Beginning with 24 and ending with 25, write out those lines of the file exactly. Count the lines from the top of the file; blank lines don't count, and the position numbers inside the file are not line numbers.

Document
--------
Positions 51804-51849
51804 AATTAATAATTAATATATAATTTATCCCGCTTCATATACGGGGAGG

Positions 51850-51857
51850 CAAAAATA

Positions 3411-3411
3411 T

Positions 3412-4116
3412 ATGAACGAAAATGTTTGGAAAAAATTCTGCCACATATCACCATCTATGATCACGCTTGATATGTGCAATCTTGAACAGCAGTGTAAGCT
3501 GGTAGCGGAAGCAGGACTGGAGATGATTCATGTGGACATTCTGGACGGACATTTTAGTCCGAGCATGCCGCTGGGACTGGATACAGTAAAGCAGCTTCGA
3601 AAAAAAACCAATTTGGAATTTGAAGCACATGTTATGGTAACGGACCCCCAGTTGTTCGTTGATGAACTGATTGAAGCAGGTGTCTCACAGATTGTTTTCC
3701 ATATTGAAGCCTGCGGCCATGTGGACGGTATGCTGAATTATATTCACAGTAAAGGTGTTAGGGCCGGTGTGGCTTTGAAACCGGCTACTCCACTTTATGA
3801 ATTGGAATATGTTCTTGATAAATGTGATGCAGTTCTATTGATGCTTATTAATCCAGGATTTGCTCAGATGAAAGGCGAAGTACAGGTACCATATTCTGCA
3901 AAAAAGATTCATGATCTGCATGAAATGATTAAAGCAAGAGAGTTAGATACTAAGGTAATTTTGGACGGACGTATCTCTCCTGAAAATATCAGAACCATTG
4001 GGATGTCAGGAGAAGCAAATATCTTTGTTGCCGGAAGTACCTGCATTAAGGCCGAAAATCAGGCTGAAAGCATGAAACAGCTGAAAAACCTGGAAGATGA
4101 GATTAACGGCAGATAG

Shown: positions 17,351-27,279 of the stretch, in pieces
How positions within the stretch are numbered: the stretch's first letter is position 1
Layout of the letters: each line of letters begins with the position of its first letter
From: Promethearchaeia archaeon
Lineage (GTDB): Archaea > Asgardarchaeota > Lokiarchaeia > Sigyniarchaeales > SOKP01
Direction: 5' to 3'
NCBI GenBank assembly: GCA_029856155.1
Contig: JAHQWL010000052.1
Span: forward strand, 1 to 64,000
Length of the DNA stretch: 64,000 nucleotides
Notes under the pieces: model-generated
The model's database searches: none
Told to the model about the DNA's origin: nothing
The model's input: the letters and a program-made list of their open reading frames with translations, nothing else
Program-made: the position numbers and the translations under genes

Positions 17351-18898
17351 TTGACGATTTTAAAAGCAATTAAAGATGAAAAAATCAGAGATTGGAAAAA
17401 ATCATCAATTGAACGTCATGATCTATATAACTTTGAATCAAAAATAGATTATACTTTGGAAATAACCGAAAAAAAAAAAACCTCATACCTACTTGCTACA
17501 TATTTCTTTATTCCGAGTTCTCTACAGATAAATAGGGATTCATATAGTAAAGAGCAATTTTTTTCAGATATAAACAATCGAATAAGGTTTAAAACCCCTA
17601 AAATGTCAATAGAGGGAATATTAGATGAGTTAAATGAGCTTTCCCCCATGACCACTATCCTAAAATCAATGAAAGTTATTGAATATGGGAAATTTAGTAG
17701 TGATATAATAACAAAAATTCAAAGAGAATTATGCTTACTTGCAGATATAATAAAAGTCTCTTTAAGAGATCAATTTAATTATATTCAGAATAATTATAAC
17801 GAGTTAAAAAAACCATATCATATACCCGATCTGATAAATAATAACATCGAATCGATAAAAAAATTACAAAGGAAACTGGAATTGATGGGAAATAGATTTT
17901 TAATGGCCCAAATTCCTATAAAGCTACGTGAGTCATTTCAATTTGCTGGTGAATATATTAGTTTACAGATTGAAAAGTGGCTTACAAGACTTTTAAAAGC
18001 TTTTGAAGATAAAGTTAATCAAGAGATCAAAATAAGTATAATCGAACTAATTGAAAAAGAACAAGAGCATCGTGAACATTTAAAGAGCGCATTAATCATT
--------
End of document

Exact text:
Span: forward strand, 1 to 64,000
Length of the DNA stretch: 64,000 nucleotides